Notwithstanding these restrictions, the architects were able to slightly reconfigure the back to give it a better flow. Each of the original units had only one bathroom, and the firm reconfigured these three. The firm also came up with a solution for an enlarged master suite that includes a large fourth bathroom featuring his and her dressing rooms. They left one of the biggest and most significant rooms, Alvary's corner office, largely in place although its character was changed.

"The irregularly jogged and T-shaped hallway that was produced when the units were added was clearly an afterthought," says Connolly. "The Alvarys simply removed portions of walls to connect the three units, but we streamlined the circulation to make it look deliberate. And we widened it near the kitchen and dining room so it looks like a sequence of spaces instead of an elongated passageway."

Windows throughout the penthouse were replaced with energy-efficient double-glazed ones. "Apparently, no windows in any of the apartments had been changed since the building had become landmarked in 1991, and the ones we designed to closely replicate the originals have since become the de facto model for any future replacements," says Connolly.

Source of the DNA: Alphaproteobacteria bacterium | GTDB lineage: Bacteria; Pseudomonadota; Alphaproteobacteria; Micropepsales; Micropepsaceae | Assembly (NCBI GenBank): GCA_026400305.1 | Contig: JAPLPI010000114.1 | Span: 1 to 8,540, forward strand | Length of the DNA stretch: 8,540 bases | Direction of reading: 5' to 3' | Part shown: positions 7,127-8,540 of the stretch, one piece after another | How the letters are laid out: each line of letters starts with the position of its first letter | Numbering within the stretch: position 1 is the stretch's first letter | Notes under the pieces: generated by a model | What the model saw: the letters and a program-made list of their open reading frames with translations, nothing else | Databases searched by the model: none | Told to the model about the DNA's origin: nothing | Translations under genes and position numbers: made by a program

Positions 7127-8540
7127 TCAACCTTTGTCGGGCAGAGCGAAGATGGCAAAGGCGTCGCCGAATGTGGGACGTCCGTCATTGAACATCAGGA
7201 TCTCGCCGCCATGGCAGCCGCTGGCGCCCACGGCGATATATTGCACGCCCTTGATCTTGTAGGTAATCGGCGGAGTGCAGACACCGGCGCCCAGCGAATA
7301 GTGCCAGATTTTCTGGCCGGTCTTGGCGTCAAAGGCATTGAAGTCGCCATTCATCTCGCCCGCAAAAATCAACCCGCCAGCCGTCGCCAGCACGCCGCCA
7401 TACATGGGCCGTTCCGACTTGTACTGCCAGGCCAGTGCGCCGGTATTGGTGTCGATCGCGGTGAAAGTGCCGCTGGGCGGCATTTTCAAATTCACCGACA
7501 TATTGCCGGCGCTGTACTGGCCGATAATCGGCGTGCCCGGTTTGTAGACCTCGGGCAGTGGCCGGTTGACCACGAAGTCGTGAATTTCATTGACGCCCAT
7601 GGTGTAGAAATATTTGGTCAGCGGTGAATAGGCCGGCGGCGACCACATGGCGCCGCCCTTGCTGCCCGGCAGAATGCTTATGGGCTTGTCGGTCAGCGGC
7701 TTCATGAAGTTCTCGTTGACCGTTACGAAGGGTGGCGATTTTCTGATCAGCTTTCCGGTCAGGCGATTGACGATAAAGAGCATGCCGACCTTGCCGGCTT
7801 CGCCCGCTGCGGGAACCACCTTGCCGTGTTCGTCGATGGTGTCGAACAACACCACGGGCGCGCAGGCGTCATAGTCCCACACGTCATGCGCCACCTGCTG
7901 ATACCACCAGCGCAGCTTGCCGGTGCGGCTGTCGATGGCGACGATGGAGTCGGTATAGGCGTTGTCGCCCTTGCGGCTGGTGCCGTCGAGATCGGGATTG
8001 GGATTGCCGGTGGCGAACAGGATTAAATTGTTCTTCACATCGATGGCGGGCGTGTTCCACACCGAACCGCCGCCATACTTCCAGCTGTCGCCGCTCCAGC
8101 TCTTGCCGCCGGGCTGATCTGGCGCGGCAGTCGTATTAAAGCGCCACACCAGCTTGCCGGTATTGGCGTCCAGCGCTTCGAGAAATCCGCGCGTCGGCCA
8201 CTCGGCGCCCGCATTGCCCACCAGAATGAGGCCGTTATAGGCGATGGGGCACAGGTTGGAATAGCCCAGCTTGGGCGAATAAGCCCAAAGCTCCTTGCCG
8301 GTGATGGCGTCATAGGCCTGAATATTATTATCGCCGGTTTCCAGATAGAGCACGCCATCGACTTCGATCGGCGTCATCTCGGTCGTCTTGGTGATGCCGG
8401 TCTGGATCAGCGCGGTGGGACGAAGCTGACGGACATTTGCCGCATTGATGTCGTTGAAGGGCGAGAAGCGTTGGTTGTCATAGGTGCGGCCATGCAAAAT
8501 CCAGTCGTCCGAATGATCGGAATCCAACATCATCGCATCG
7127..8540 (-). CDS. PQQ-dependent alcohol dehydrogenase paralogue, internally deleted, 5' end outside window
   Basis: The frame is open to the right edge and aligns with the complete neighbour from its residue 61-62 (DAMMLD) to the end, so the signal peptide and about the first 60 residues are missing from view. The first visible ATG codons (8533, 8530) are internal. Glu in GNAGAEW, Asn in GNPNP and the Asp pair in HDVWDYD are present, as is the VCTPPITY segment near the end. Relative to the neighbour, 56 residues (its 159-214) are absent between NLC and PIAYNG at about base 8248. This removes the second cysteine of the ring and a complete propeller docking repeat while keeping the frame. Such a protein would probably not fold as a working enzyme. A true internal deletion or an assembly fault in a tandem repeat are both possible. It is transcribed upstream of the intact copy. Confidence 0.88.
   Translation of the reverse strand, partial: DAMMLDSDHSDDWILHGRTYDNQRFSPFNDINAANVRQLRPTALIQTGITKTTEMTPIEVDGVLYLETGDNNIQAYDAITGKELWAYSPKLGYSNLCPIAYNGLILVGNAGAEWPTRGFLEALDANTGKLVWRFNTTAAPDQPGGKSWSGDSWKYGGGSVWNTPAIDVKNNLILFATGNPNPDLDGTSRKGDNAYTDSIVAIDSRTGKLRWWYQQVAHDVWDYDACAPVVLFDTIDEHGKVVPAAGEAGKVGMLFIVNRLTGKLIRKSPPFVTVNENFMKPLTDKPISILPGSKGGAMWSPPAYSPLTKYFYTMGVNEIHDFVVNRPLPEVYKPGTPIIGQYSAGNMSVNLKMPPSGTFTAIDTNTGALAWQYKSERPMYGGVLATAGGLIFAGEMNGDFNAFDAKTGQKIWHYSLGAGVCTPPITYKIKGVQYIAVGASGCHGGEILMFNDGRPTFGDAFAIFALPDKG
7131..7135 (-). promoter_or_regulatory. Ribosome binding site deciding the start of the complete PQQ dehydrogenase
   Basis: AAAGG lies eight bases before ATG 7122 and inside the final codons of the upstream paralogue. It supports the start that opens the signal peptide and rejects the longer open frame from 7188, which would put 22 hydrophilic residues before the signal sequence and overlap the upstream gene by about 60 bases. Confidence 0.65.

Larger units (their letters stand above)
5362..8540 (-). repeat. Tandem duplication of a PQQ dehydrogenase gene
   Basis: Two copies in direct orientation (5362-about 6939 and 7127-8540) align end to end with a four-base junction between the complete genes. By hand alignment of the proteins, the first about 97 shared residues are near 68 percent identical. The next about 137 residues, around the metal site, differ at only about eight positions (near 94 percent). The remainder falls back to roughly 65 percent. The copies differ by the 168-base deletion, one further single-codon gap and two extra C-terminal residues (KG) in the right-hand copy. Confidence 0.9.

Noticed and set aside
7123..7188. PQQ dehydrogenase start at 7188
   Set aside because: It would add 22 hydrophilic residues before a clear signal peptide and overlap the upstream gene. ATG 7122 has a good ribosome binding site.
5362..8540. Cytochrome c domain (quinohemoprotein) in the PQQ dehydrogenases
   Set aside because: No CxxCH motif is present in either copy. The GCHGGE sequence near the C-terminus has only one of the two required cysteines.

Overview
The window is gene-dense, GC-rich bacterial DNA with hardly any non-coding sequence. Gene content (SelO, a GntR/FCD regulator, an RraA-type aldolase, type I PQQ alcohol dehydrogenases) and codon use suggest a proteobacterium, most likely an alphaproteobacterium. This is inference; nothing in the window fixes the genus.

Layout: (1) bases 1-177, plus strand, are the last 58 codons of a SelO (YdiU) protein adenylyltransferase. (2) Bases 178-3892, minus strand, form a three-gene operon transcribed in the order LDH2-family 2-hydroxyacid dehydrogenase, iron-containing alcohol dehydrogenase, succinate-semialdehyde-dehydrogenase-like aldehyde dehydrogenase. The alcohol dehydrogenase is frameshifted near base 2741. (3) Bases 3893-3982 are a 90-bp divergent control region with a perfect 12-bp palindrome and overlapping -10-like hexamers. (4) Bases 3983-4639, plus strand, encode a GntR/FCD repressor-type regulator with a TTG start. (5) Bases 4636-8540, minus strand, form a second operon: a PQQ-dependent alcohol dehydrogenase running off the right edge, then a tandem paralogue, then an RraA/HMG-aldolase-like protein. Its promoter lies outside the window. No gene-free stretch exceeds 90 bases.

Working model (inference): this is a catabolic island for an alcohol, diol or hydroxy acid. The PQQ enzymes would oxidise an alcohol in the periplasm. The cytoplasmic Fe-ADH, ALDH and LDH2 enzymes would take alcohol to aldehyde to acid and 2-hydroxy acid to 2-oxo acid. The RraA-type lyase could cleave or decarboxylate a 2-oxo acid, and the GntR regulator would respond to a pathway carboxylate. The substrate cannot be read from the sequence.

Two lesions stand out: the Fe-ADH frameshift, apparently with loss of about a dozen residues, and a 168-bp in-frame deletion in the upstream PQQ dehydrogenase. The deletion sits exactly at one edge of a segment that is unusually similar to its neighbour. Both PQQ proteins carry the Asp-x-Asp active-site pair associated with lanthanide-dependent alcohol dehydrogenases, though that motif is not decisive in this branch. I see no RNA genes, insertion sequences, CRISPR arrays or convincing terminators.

Electrical, heating and plumbing systems were upgraded and discreetly installed without sacrificing the original architecture. The ductwork for the central air conditioning system was routed above the hallways, bathrooms and closets so ceilings in the main rooms did not have to be dropped or punctured with grilles.

For the most part, it was decided to allow the rooms to maintain the functions they had had when the Alvarys lived here. "Thus, one of the rooms off the foyer, originally the library when the building was constructed, continued its use as a guest bedroom suite," says Connolly. "We gutted the kitchen but didn't change the size – we had suggested making it larger – but the client felt comfortable leaving it as it was. And the owners preferred to continue to use the large room off the foyer as a family room, even if that meant their dining room was relegated to a smaller room adjacent to the kitchen. "Although we might have assigned different uses to the principal reception rooms, the important thing is that our clients have the functionality that suits their particular lifestyle."

The original bathroom, which is off the hallway, was very utilitarian, but the architects made it more decorative as it serves more as the guest powder room these days.